The Apple Of God's Eye

May 5, 2011

Ask, Seek, Knock – Say What?

Filed under: Prayer — melchia @ 9:55 pm
Tags: , , , , , , , , , , , , ,

pillowsoftruth.com

One of my favorite verses in the Bible is Luke 11:9-10. There are here three different forms presented that have to do with prayer. It goes something like this:

” And I say unto you, Ask, and it shall be given you; seek, and ye shall find; knock, and it shall be opened unto you. For every one that asketh receiveth; and he that seeketh findeth; and to him that knocketh it shall be opened.”

Persistence, perseverance and importunity are stressed  in the short breakdown of the three directives of Luke 11:9-10:

1.   Ask — this first word is the action (with the idea of present time). The Greek aiteo means “ask for, demand, as in asking for petition.” The promise is Greek didomi, the common word for “give.” “Ask and it will be given to you.”

2.   Seek — this second word means “result,” even though it may look like an action term.  The Greek zeteo means ” ‘seek, look for’ in order to find.” The corresponding result is expressed by Greek eurisko, literally meaning “find, discover, come upon,” and can also refer figuratively to “intellectual discovery based upon reflection, observation, examination, or investigation. Seek — leave no stone unturned — and you will find (what you look for – emphasis mine).”

3.  Knock — this word expresses the figure of seeking by knocking on a door until it is opened, just like Jesus’ parable of The Friend at Midnight. “Knock and the door will be opened to you.”

These three word pairs seem to show distinctions between them and appear as a good example of Hebrew synonymous parallelism. Each reinforces the other in the ways we are encouraged to think of our seeking from God — of petitions, of finding what eludes us, and of obtaining an audience. We are to pray without ceasing — shamelessly, if you will. In season and out of season, not flagging in our prayers until we receive the promise, or until God answers.

Jesus teaches a similar lesson in the Parable of the Persistent Widow (Luke 18:1-8), where the parable is told “to show [his disciples] that they should always pray and not give up.” I don’t know about you, but I need this lesson of persistent, faithful, unstopping petition until the answer is received.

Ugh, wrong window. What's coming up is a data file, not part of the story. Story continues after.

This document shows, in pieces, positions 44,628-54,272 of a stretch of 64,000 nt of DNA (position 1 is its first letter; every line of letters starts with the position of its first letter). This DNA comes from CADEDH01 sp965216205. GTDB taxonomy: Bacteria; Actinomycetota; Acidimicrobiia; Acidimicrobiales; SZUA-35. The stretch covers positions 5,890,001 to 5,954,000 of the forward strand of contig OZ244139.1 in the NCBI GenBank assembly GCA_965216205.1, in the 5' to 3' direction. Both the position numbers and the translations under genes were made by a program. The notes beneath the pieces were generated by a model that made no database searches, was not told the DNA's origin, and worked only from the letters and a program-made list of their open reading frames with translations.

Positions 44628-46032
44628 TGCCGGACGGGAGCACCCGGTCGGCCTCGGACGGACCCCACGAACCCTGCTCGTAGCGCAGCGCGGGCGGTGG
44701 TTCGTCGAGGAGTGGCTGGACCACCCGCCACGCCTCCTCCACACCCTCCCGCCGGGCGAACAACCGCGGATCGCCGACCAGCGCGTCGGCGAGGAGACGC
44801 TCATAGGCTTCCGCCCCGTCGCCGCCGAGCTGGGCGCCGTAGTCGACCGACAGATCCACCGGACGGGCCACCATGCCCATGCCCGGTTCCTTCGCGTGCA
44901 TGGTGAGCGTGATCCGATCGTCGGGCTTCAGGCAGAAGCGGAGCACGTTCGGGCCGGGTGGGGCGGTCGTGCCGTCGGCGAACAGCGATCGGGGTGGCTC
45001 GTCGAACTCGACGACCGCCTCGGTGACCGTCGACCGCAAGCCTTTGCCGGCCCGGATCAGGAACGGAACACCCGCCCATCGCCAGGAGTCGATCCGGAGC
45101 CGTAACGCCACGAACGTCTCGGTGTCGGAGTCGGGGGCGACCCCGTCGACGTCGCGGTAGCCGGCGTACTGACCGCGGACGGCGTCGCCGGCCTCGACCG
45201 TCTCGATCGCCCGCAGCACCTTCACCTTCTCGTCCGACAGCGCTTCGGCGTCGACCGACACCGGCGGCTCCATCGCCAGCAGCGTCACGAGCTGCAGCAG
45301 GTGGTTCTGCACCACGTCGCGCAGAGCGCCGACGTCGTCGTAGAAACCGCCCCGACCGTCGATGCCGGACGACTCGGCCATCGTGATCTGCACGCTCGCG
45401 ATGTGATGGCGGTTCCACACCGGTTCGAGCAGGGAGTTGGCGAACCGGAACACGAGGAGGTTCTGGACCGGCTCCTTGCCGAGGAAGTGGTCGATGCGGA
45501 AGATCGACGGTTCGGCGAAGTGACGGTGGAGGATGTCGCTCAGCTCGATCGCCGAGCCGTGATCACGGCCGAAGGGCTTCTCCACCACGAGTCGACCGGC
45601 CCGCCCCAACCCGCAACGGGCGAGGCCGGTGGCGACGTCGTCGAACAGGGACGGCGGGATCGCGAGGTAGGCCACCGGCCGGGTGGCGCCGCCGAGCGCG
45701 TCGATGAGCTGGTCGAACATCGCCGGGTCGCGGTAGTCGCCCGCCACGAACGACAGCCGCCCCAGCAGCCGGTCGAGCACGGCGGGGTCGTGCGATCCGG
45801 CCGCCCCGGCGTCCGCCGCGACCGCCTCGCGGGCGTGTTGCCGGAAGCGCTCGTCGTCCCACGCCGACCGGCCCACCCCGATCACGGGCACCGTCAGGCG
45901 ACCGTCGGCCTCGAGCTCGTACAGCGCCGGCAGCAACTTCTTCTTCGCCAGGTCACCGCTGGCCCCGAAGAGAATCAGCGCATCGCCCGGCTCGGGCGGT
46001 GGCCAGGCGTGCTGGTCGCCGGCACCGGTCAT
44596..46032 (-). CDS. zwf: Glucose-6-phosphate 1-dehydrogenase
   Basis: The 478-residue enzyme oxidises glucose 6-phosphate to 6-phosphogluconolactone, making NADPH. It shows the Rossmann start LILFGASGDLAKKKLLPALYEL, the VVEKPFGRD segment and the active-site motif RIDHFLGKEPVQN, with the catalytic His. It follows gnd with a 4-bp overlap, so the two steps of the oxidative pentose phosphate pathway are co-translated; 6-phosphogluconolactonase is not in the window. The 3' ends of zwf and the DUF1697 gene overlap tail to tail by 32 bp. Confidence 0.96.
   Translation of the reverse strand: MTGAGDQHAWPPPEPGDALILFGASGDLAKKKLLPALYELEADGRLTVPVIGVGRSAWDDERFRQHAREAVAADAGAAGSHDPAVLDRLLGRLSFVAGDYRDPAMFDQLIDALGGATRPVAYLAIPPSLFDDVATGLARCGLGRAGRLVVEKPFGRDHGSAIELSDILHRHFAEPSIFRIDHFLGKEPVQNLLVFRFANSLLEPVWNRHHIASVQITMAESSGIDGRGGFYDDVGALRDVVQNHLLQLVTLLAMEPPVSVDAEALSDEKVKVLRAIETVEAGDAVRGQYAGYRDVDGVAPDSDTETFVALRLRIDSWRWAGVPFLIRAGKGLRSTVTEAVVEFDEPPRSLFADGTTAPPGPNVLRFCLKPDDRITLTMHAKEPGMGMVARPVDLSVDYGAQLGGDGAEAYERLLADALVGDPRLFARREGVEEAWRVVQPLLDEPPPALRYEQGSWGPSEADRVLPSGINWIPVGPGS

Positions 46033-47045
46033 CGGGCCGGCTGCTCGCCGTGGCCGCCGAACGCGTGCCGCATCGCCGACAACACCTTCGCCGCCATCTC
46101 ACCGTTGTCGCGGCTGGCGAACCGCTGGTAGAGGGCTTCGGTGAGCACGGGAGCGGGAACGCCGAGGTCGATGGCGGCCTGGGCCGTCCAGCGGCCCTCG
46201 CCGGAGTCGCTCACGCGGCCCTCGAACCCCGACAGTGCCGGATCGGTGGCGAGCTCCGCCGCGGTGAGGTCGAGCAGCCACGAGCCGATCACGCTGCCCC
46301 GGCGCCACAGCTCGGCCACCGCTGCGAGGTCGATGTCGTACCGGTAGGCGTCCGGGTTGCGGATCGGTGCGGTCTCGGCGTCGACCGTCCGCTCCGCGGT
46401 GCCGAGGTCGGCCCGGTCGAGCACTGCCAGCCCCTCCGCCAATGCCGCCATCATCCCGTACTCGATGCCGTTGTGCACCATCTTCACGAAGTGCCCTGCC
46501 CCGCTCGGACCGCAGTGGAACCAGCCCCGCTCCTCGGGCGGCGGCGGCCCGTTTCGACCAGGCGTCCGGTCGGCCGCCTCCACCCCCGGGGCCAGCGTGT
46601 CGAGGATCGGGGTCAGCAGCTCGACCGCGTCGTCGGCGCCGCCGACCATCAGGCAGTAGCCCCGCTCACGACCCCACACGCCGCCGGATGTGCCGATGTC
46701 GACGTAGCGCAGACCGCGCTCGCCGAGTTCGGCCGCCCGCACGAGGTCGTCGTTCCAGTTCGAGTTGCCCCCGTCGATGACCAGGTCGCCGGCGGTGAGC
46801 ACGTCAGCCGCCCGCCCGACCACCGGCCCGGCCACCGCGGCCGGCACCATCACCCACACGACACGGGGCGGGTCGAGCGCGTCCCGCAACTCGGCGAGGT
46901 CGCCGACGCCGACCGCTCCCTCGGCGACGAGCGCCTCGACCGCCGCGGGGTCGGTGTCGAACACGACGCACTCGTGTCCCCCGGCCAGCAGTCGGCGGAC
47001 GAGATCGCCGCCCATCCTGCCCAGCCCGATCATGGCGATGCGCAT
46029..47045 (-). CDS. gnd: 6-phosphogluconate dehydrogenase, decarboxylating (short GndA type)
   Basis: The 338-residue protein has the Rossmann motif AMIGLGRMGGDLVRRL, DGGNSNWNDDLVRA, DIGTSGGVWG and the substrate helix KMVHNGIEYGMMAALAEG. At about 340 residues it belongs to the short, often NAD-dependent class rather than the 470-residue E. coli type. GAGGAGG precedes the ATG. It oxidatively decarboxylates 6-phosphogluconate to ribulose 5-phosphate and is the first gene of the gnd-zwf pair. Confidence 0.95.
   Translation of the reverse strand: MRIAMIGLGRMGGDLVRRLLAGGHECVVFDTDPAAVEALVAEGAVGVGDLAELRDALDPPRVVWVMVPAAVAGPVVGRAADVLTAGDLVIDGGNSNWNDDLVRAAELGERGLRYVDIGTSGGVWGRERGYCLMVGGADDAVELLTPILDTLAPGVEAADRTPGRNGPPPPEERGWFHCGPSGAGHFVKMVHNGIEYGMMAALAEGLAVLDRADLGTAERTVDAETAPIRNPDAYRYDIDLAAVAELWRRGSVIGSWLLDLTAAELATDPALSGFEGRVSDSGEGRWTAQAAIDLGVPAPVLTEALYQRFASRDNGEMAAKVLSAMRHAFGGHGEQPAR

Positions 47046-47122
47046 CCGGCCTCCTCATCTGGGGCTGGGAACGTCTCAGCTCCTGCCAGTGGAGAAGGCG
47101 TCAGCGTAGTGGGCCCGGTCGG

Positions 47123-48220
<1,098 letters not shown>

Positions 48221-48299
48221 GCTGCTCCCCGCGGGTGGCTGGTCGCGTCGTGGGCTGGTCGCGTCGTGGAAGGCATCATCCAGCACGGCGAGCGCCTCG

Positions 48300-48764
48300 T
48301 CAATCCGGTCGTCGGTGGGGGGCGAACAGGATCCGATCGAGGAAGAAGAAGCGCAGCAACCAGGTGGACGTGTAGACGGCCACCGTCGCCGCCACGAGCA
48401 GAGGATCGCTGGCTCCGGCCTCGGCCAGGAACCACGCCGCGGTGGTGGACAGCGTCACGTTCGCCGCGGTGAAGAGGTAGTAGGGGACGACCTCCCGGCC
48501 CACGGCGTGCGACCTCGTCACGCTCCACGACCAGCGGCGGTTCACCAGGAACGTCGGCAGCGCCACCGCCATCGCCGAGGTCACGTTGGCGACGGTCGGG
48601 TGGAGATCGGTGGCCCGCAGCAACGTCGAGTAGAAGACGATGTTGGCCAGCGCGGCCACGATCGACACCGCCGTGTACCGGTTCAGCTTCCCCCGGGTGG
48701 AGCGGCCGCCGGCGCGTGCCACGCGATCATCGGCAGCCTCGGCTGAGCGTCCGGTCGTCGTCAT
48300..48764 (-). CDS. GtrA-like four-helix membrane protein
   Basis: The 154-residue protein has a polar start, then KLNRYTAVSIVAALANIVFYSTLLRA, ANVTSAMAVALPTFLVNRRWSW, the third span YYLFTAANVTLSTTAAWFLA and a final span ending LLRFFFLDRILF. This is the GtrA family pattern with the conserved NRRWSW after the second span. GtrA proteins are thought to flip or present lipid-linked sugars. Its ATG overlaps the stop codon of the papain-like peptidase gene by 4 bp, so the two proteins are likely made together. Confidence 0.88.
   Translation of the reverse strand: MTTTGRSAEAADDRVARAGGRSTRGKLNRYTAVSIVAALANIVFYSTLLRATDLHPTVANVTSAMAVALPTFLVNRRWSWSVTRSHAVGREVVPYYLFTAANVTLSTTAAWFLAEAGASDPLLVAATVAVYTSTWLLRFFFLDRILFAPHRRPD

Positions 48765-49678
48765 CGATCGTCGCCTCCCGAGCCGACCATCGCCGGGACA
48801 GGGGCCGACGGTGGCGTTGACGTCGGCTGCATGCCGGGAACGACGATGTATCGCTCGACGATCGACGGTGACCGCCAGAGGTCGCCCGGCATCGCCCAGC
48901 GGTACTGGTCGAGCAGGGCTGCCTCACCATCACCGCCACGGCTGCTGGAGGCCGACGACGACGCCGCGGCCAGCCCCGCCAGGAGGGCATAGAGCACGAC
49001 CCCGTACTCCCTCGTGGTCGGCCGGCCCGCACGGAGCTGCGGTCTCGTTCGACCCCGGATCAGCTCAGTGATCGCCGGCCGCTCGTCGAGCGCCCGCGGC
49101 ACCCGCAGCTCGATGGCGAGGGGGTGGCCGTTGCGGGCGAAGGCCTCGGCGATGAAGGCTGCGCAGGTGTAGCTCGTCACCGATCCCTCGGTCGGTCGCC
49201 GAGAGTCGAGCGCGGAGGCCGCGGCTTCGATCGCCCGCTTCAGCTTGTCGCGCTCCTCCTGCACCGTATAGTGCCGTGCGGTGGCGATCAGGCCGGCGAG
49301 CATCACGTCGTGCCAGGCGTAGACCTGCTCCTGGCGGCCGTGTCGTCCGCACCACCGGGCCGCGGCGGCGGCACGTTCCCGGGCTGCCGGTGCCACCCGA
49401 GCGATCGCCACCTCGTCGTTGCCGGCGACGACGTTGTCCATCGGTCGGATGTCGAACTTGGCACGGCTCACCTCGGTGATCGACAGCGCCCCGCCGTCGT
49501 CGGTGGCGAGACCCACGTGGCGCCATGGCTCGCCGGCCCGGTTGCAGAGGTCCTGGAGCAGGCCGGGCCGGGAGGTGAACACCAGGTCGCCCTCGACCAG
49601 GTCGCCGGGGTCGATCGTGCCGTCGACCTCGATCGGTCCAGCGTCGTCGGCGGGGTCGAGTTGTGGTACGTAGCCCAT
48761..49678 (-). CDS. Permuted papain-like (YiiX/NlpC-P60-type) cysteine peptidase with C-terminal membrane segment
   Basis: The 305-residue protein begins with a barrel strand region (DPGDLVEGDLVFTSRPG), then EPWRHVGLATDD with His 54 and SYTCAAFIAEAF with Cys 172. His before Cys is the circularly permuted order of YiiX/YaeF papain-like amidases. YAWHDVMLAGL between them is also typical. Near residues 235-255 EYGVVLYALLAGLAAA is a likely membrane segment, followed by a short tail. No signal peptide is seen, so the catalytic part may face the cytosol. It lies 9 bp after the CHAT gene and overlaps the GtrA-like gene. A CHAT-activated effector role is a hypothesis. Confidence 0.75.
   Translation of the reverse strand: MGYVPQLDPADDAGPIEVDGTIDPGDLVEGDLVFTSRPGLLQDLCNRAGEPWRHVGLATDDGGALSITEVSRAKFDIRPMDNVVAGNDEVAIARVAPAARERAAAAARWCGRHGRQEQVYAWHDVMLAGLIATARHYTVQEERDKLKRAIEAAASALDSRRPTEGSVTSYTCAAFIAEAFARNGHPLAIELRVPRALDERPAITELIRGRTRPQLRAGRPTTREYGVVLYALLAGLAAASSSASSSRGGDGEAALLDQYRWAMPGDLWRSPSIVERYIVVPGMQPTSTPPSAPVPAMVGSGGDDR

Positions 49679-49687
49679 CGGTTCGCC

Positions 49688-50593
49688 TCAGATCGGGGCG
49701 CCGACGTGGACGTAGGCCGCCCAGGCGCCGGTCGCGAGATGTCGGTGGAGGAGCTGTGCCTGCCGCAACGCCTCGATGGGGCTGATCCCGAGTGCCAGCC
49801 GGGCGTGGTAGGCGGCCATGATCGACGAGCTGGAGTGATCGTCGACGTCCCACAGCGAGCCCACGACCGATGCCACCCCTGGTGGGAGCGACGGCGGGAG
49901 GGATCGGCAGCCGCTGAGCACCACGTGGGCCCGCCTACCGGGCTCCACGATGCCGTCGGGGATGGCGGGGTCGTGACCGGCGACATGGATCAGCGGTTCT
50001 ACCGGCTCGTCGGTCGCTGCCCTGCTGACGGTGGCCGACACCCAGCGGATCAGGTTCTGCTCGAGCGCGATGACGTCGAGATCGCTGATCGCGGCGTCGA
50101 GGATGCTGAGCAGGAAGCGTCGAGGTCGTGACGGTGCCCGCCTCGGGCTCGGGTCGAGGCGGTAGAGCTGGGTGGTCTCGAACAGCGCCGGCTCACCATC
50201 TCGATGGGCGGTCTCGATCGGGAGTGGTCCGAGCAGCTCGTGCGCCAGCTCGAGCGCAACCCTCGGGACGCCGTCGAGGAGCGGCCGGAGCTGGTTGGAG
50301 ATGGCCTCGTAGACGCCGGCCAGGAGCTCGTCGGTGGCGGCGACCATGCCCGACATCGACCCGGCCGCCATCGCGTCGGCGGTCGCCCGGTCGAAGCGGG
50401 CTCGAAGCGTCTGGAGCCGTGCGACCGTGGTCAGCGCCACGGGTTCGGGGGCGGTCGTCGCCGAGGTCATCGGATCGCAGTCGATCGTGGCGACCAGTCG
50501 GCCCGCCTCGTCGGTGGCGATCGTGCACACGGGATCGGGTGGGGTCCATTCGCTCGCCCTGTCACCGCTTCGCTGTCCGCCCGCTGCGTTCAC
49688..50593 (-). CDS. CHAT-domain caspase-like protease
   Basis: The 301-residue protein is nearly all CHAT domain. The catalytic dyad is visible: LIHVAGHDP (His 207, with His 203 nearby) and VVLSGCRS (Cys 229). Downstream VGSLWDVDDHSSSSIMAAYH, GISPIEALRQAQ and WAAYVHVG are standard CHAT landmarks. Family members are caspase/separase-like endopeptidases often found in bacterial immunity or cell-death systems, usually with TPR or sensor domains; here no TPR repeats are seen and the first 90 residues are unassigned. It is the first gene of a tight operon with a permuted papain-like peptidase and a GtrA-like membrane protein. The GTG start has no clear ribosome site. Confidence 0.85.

• Ask with confidence and humility, but also with persistence and perseverance, stressed through pleading and petitioning.
  • Seek with care and application. This involves action on our part, diligently searching and examining the scriptures and laboring to understand the will of God. He desires that we back His true work on this earth, and so we seek God’s promises for us. Then, when physically seeking a job, we have to undergo due diligence in finding where the jobs are offered
  • Knock with earnestness and perseverance. Search the scriptures for God’s will that He answers the prayers of His people as a fundamental principle taught throughout the Bible (James 5:16; John 16:23). In  asking God to help us in find work, we have to do our part in looking for the job and getting to the interviews to have doors opened. In other words, we actively endeavor to obtain our needs.

Thus, all of those who obey the command will receive. Not a single one will be ignored or brushed aside. b. In the parable of the “Unjust Judge” Jesus stressed persistence, but he added, “Shall God not avenge His own elect who cry out day and night to Him…?” Luke 18:1-8

In other words, if an unjust judge would avenge a widow (whom he doesn’t care about) because of her persistence, surely God would avenge His own elect (those whom He has called and especially cares about) because of their persistence. That God answers the prayers of His people is a fundamental principle taught throughout the Bible. James 5:16; John 16:23

“For everyone who asks receives”

Advertisements

Leave a Comment »

No comments yet.

RSS feed for comments on this post. TrackBack URI

Leave a Reply

Fill in your details below or click an icon to log in:

WordPress.com Logo

You are commenting using your WordPress.com account. Log Out / Change )

Twitter picture

You are commenting using your Twitter account. Log Out / Change )

Facebook photo

You are commenting using your Facebook account. Log Out / Change )

Google+ photo

You are commenting using your Google+ account. Log Out / Change )

Connecting to %s

Create a free website or blog at WordPress.com.

%d bloggers like this: